Tuesday, December 20, 2011
Christmas falls very close to the winter solstice: the shortest day of the year is the 22nd of December.
I have noticed that many Christians seem uncomfortable with the proximity of one of Christianity's holiest days to the ancient, pagan celebration of solstice. "Pagan" elements in the celebration of the Nativity are regarded with deep distrust. Christmas trees, yule-logs, gift-giving, Father Christmas, even the Christmas ham are identified as "heathen" intrusions in an essentially Christian holiday. And this suspicion is not new: in the 17th century Protestants in Britain and the United States banned the celebration of Christmas for its heathen notes (and its idolotrous "trappings of popery.")
Non-Christians also enjoy pointing out the (supposedly) pre-Christian roots of many Christmas traditions, implying that, after all, the "authentic" holiday was pagan, earth-centered, and has survived *despite* Christianity's appropriation of the solstice symbols.
A person who is a good and true Christian should realize that truth belongs to his Lord, wherever it is found, gathering and acknowledging it even in pagan literature, but rejecting superstitious vanities and deploring and avoiding those who 'though they knew God did not glorify him as God...'
I have never understood either of these approaches. What was true and good and beautiful re-Christian pagans is true and good and beautiful always and for all. Or, as Augustine wrote, "truth belongs to the Lord, wherever it is found." The pre-Christian Europeans might have celebrated the return of light in the midst of darkness. But this longing for LIGHT, the joy at light's return--these impulses are fundamentally human and universal. They are the foundation of any religious desire, any quest for truth. They are, in the end, our desire for God. "My soul waits for the Lord," the Psalmist sings, "more than the watchmen wait for the morning. More than the watchmen wait for the morning."
Before the first Christmas both the psalmist and the scop in the dark Germanic woods, both the priest in the Holy of Holies and the ordinary man in the field--all waited with foreboding and longing for the advent of light: literal sunlight in a dark season--but also divine brilliance to pierce the soul's darkness.
In the centuries before Christ the prophets of Israel looked forward to a real incarnation of Light: the "Son" who is dimly suggested by the "sun" in the sky.
The People who walked in darkness
have seen a great light;
those who dwelt in a land of deep darkness,
on them has light shined.
Meanwhile, the fertile imagination of the gentiles waited for the solstice and invented myths to illustrate the same hope: tales of gods who died and rose again--Dionysis, Mithras, Osiris. For us--we are gentiles--Christmas was the day of fulfillment, the day that "myth became fact."
Gentile that I am, I balk at the idea of throwing out the "pagan" elements of Christmas celebration. I have no qualms about celebrating the winter solstice. My Christmas tree is full of light. If these things are partial they have been fulfilled in Christ. If they were pagan, they have been baptized.
Lo, how a Rose e'er blooming from tender stem hath sprung!
Of Jesse's lineage coming, as men of old have sung.
It came, a floweret bright, amid the cold of winter,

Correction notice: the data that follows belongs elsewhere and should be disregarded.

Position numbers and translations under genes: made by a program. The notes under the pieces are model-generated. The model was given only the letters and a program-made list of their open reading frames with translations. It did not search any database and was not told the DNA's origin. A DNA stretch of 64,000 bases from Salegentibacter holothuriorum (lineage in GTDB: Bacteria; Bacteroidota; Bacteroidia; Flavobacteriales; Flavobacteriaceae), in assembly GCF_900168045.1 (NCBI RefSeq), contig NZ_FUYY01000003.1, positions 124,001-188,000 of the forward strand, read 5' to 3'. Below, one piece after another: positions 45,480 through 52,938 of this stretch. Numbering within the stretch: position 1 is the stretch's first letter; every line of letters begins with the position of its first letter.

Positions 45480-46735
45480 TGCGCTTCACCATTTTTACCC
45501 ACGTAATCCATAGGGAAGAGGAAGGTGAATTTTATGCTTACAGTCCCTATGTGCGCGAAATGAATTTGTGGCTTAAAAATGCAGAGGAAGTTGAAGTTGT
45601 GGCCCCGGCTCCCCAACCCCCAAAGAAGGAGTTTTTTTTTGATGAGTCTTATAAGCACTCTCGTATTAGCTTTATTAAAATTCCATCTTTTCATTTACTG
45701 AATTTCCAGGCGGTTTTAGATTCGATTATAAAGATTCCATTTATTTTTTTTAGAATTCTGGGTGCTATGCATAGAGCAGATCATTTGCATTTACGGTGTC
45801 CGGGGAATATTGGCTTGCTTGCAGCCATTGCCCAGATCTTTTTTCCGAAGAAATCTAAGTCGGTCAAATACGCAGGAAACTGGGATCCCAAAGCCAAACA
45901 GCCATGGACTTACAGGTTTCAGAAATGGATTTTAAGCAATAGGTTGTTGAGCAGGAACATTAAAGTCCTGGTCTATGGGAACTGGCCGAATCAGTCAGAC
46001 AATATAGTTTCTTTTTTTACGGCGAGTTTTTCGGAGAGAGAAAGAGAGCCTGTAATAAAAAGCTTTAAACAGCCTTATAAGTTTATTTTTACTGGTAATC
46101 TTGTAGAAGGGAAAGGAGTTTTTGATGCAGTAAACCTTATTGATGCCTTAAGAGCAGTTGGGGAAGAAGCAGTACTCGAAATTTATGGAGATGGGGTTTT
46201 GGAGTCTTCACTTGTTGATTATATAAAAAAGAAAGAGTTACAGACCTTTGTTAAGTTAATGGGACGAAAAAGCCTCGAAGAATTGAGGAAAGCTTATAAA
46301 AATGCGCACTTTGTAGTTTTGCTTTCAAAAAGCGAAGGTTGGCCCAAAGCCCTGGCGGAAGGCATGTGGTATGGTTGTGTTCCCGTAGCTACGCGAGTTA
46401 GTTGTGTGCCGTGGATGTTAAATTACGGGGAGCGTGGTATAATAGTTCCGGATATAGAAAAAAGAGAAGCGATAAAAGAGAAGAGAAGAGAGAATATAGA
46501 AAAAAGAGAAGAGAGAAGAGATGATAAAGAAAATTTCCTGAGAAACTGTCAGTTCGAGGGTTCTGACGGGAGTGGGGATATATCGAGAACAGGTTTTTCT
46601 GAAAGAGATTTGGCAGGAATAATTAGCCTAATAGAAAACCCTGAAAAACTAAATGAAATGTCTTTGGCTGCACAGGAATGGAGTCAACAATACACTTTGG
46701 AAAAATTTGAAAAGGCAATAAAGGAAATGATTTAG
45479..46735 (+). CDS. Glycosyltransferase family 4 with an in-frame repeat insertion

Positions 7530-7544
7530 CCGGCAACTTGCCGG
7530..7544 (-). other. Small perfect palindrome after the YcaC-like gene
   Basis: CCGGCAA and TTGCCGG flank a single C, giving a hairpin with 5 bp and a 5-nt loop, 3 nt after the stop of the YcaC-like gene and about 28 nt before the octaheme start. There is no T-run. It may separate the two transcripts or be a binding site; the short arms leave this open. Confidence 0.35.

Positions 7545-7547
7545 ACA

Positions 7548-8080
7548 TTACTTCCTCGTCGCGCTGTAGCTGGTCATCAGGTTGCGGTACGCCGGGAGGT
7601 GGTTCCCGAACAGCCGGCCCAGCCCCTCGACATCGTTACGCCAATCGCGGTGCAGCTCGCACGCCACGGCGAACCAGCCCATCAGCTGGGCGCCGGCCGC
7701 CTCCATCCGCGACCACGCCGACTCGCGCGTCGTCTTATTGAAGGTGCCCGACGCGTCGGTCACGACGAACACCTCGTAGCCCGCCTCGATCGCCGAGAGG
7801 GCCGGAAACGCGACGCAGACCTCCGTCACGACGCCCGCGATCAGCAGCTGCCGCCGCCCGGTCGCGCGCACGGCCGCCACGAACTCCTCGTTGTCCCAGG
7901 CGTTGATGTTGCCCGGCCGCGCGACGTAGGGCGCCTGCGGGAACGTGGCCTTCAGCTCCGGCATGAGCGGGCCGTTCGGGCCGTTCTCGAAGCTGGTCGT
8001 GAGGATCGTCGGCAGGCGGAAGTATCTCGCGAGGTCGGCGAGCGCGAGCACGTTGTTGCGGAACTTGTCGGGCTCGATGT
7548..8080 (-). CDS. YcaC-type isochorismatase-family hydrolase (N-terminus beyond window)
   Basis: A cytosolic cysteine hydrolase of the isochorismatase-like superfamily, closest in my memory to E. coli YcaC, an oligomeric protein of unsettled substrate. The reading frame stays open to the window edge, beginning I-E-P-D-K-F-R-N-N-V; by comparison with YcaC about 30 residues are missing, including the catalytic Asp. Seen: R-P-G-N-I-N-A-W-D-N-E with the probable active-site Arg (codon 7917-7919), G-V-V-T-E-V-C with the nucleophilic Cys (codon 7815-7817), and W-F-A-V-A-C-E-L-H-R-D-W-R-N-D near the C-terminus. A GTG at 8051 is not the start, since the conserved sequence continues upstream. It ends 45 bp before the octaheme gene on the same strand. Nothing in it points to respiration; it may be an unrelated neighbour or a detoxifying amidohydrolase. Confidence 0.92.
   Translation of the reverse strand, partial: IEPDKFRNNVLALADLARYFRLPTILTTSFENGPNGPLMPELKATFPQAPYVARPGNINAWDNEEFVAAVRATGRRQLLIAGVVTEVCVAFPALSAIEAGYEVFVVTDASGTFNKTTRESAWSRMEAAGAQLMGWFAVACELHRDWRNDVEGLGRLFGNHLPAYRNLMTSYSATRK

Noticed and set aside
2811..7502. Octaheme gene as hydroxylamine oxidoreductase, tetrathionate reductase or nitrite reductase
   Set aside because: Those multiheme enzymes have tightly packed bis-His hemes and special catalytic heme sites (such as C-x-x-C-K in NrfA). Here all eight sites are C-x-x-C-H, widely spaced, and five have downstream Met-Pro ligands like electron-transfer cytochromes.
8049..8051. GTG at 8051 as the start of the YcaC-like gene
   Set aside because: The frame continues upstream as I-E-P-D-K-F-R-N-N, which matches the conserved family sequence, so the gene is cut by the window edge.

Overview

When half spent was the night
Thursday, November 10, 2011
Tuesday, November 8, 2011
Despite the cold, the dark--I love the seasons. I even love winter, that it forces me to mourn, forces me to confront some of the darkness inside myself, darkness I was able to ignore while the days were hot and bright. When circumstances change, when my life is not easy, so often the veil is suddenly stripped and I find myself again - - weak, selfish, angry, afraid.
Light is leaving this November. There is mist outside today and stillness. The tops of the trees are blurred. I hear crows. On my front porch the squirrels are eating our Halloween pumpkins. I read somewhere that wild animals know when a winter will be particularly long, hard, cold. They feast accordingly.
Friday, October 28, 2011
Earlier this year I was shortlisted for this competition conducted by the Ravenglass Poetry Press.
Monday, October 24, 2011
With the drawing of this Love and the voice of this Calling
We shall not cease from exploration
And the end of all our exploring
Will be to arrive where we started
And know the place for the first time.
-T.S. Eliot “Little Gidding”
Growing up, my parents took us up to Weston, Missouri, each October. We picked pumpkins and looked at the animals at Red Bard Farm and spent the day at Westbend State Park, which sits above the bluffs above the Missouri River.
The trail at the park is a three mile loop; my brother and I rode our bikes around while Mom and Dad walked. Sometimes, if we were feeling particularly strong, David and I would ride around again and catch them up from behind.
This year we took Harriet with us for a second time. Last year she was just a tiny baby, and Devin carried her around the trail in a sling.
This year she isn’t a baby anymore, but though this loss of baby-dom at times makes me unutterably sad, it was delightful to watch her interact with her surroundings with her boundless toddler energy and insatiable curiosity.
For me, going up to Weston is always a lesson in memory and nostalgia, and taking my child to my old haunts adds yet another layer to my experience of the place. This year, as I looked over the bluffs and down the river, the forested landscape pristine, turning gold, I thought about our childhood bike-trip around the Westbend Loop.
Now, I thought, I’ve really come full circle. I have caught my parents up from behind: I have become a mother myself. I’m bound to watch my daughter experience these places that are mine.
There is something rich about moving back to the place where you grew up. Richness and a strange kind of sorrow in watching a new child in your old place. Sorrow because you know you can’t be that child again. Sorrow because your daughter’s childhood is—though *yours* in one sense—in another sense completely inaccessible. Hers.